November 5, 2019
Ever since the release of the movie, Jaws, in 1975, great white sharks have become a cultural icon—representing vicious, scary manhunters. But at the end of the day, they just want to get together with some friends and socialize like the rest of us, according to results of research recently conducted in Australia.
In fact, Study Finds reports, although they hunt and travel alone, white sharks get together a few times each year with the same group of friends for a hearty meal of baby seals.
Scientists have known for some time that large groups of white sharks feast together on prey sporadically, but up until now they had assumed these dinner parties were a completely random result of individual sharks traveling to areas filled with food.
Now, a research team led by behavioral ecologist Stephan Leu of Macquarie University in Sydney has discovered that many of these sharks actually know each other and have been getting together for years.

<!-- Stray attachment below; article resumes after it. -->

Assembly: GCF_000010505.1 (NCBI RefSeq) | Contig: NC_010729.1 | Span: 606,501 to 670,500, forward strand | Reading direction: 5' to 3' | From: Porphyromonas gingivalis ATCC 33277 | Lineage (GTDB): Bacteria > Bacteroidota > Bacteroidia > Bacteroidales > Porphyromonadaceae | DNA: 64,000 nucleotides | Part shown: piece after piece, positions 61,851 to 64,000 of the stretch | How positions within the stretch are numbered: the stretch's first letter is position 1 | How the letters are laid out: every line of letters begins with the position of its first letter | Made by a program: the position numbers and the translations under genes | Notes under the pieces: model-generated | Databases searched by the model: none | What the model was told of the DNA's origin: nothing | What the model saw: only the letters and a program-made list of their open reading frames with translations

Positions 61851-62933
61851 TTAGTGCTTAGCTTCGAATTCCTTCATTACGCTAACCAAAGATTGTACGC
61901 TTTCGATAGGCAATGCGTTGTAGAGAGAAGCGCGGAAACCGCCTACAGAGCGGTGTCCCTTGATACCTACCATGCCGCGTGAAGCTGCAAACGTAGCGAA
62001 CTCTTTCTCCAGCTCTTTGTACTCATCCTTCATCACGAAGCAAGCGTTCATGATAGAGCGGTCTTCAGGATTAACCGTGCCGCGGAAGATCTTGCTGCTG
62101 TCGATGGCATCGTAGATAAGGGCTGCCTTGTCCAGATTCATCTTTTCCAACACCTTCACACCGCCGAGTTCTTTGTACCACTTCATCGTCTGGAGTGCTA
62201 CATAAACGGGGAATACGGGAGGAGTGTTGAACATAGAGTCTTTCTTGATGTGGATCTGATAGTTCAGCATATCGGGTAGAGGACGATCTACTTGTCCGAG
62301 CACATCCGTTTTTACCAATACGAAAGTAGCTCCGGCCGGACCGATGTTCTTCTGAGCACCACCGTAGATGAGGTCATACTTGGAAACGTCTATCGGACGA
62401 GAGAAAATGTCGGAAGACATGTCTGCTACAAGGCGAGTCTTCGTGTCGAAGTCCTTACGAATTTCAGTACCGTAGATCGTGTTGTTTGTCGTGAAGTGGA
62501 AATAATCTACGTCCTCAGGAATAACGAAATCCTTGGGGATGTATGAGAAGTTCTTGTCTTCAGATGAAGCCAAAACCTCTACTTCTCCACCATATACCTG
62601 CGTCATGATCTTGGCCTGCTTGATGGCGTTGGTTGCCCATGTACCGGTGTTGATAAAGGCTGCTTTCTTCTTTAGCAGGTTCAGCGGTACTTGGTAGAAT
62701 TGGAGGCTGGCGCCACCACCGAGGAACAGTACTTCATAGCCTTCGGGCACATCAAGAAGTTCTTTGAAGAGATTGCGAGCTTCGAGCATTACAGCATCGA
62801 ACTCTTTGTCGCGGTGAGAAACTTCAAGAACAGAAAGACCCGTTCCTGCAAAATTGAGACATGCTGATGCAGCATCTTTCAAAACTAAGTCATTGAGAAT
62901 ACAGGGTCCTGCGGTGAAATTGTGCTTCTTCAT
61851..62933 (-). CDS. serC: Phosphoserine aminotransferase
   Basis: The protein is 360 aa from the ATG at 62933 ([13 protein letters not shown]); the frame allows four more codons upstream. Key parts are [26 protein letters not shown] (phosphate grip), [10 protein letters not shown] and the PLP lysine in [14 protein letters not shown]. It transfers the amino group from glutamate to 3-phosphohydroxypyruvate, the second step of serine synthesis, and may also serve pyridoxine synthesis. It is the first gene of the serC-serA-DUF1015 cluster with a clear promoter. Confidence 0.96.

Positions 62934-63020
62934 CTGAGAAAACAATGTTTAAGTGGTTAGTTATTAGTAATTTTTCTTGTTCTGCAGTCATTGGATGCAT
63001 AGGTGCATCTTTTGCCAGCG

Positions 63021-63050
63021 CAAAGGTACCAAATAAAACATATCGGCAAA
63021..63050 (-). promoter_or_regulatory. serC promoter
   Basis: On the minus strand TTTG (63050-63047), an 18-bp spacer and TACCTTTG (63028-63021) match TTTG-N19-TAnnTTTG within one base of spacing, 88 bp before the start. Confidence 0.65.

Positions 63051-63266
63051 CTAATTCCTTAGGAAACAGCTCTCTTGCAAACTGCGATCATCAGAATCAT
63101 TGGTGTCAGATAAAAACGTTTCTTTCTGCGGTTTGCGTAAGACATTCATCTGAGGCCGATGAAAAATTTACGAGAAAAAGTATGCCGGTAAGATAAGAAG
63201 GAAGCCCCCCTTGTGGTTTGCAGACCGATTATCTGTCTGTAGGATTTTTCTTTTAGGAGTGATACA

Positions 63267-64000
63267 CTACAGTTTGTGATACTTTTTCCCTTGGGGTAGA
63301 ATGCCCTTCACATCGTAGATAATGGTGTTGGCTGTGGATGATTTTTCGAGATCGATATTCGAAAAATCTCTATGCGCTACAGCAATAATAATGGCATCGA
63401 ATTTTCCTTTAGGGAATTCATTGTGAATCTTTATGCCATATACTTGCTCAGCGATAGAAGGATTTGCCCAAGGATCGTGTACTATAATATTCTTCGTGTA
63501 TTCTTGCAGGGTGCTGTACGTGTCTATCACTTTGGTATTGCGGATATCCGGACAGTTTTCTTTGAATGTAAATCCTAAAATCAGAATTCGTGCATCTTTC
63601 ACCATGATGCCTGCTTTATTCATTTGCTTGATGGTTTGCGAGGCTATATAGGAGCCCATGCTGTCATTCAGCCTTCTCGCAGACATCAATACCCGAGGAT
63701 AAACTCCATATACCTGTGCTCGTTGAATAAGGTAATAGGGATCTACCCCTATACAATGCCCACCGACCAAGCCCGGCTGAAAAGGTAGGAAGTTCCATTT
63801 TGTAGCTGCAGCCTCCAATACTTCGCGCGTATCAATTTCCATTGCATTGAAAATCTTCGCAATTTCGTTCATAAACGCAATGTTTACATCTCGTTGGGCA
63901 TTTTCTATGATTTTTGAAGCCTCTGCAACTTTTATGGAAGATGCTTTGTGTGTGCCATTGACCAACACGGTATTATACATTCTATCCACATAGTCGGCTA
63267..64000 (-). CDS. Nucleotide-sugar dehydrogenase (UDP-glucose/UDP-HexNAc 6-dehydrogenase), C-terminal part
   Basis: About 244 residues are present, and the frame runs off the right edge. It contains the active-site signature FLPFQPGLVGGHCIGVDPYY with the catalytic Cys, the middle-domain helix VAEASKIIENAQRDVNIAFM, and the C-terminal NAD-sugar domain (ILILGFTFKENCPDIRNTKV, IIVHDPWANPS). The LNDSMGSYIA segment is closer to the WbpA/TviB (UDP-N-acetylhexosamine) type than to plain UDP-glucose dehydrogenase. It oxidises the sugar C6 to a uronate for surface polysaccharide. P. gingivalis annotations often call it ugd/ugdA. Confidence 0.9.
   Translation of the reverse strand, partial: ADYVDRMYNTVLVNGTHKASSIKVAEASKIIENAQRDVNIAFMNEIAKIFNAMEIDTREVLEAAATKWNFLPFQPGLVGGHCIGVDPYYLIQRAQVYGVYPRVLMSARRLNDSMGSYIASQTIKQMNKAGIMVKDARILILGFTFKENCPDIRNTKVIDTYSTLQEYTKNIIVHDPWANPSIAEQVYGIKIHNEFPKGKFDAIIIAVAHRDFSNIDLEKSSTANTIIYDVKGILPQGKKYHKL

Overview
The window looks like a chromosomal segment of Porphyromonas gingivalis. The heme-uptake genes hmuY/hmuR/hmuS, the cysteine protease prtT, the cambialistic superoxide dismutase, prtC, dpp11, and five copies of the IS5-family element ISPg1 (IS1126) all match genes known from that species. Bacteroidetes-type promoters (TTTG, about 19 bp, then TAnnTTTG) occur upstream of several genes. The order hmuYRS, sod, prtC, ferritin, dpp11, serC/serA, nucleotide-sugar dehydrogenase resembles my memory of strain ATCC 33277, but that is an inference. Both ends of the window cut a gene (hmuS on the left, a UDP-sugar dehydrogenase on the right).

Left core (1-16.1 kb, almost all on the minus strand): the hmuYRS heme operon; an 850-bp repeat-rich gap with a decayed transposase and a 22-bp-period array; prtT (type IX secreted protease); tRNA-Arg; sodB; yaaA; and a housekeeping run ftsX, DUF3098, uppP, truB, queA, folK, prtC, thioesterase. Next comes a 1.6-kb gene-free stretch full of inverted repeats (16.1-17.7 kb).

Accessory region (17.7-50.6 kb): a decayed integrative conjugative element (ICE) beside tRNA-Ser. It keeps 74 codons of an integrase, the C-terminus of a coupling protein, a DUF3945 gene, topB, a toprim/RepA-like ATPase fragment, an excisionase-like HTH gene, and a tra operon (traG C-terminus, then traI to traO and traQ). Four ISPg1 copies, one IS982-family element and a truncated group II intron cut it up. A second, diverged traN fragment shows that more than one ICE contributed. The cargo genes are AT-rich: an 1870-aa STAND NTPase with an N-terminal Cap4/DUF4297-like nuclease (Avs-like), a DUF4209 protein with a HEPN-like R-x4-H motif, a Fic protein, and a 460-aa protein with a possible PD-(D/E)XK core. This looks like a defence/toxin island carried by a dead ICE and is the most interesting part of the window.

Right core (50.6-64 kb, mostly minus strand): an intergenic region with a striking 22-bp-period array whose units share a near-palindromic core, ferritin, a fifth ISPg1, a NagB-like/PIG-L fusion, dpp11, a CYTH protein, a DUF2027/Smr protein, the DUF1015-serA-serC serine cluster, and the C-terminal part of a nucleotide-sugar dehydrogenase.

Working in collaboration with researchers from Flinders University in Adelaide, the Fox Shark Research Foundation in Port Lincoln, and the French National Centre for Scientific Research in Paris, France; Leu and his team took photographs of nearly 300 white sharks for four and a half years, according to Study Finds.. The sharks were photographed meeting close to a seal nursery off the coast of the Neptune Islands in the Great Australian Bight.
Through the use of photo identification and network analysis technology, researchers were able to identify and keep track of each individual shark that visited the area. To their surprise, they noted that many of the same sharks were observed in close proximity to each other time and time again over the course of the observation period. So much so, that researchers say there is no way it was simply a coincidence.
“Rather than just being around randomly, the sharks formed four distinct communities, which showed that some sharks were more likely to use the site simultaneously than expected by chance,” Dr Leu comments in a release.
“The numbers varied across time, and we suggest that sex-dependent patterns of visitation at the Neptune Islands drive the observed community structure. Our findings show that white sharks don’t gather just by chance, but more research is needed to find out why.”
On a related note, it seems sharks aren’t the only aquatic animals with a penchant for get-togethers; another recent study conducted at Macquarie University found that manta rays regularly form close-knit and structured relationships that could also be described as communities.
Research contact: @StudyFinds